DVD Tuesday: Bonanza, Laramie, Dark Shadows

There have been a lot of public domain DVD releases of Bonanza over the past decade. Dozens of episodes have been released time and time again by numerous companies but until now there hasn’t been an “official” release in the United States. CBS Home Entertainment and Paramount Home Entertainment have changed all that, however, by officially releasing the first season in two volumes. So you can pick up The Official First Season, Vol. One and The Official First Season, Vol. Two separately or bundled together.

All 32 color episodes from the 1959-1960 season are included as well as a bunch of interesting bonus features. Both volumes include archival interviews with creator/producer David Dortort as well as behind-the-scenes photographs and episodic promos. Plus, they each have NBC logos, bumpers and RCA promos for a select episode. Volume One also has an episode of Fireside Theater and concept art by Joseph Messerli for the credit sequences. Head over to TVShowsOnDVD.com for a complete list of bonus features.

Another show that has seen a slew of public domain releases is One Step Beyond and it is also getting an official release today from CBS Home Entertainment and Paramount Home Entertainment. You can pick up The Official First Season, with 22 remastered episodes from the 1959-1960 season. Also out today is Laramie: The Final Season, with 32 color episodes from the 1962-1963 season, and two Dark Shadows compilations: Dark Shadows: The Vampire Curse and Dark Shadows: The Haunting of Collinwood. These apparently are made up of scenes from various episodes.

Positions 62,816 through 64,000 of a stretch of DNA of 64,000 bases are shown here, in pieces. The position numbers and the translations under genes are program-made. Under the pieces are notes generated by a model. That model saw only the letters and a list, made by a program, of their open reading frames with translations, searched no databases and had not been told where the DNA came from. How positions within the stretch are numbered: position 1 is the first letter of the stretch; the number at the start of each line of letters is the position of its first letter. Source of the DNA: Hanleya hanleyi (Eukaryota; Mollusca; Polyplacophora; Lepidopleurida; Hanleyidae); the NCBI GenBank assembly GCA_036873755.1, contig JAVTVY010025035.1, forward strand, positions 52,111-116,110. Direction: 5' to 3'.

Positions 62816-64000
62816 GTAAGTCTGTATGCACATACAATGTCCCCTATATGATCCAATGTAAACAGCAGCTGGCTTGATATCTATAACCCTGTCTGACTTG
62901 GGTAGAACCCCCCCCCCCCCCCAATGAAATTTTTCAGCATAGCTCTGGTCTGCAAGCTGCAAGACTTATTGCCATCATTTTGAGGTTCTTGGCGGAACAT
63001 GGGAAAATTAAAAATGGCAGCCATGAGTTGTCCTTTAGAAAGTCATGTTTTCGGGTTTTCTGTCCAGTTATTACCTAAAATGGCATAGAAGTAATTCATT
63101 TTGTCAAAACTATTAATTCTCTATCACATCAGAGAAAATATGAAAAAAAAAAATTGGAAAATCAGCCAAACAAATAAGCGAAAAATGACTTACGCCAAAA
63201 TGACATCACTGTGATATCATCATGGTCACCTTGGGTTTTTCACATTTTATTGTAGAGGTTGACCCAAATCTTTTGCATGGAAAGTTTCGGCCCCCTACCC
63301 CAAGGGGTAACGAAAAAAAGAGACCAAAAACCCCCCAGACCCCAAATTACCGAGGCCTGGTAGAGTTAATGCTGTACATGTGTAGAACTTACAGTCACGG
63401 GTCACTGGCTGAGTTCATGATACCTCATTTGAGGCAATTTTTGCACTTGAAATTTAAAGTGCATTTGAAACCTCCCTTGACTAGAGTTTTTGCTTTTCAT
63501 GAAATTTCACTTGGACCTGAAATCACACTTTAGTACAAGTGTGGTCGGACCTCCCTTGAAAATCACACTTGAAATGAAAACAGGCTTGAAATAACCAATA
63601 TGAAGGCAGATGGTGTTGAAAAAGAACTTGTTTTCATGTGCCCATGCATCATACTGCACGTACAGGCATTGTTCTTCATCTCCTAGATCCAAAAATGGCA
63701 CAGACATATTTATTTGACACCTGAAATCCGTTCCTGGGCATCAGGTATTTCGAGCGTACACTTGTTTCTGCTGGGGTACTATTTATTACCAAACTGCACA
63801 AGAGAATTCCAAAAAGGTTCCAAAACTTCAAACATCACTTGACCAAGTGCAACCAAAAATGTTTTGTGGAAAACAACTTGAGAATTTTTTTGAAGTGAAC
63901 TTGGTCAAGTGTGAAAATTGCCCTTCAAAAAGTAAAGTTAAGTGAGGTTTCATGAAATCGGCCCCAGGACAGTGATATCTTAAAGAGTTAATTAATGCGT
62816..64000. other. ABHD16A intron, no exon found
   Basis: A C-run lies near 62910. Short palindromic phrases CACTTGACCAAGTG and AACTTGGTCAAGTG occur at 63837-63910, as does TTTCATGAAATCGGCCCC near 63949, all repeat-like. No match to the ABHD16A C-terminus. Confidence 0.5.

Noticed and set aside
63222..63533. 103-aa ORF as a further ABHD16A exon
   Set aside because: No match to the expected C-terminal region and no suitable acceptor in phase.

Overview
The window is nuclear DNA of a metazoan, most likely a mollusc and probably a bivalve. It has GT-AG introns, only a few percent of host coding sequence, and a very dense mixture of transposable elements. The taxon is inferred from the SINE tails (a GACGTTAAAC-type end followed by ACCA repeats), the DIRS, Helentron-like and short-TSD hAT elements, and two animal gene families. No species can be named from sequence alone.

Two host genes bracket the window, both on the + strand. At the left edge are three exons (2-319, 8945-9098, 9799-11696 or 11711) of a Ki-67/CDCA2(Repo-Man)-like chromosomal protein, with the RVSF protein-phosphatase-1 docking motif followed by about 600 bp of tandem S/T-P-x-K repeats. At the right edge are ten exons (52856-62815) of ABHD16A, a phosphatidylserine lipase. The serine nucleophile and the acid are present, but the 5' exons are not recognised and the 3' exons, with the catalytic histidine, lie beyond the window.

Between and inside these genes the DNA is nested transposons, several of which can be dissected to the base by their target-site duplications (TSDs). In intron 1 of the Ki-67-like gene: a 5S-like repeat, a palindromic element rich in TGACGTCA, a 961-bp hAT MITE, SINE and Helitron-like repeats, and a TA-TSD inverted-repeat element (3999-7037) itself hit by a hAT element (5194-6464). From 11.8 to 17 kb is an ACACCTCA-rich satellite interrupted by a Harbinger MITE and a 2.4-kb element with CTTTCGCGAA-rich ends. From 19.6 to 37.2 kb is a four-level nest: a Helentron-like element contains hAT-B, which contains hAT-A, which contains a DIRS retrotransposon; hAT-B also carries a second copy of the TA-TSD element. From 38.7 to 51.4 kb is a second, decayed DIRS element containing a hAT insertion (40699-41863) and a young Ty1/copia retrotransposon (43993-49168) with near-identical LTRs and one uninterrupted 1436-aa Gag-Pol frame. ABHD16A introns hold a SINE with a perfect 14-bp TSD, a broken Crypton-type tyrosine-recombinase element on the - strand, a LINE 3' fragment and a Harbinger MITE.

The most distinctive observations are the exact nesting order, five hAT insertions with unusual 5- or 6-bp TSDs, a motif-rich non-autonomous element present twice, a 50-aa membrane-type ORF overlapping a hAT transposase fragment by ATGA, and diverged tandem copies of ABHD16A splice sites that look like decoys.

1 Comment

  • Barry I. Grauman says:

    RCA was the primary sponsor of “BONANZA” during its first two seasons (1959-’61); and they initially used the show primarily as a “marketing tool” to sell RCA Victor color sets. It was no accident the series was scheduled on Saturday nights at 7:30pm(et) in the fall of 1959; RCA dealers were “ordered” to tune the floor models in their showrooms to the local NBC affiliate carrying “BONANZA”, so that their customers could see for themselves just HOW good the show looked on RCA Victor color sets while it was on.

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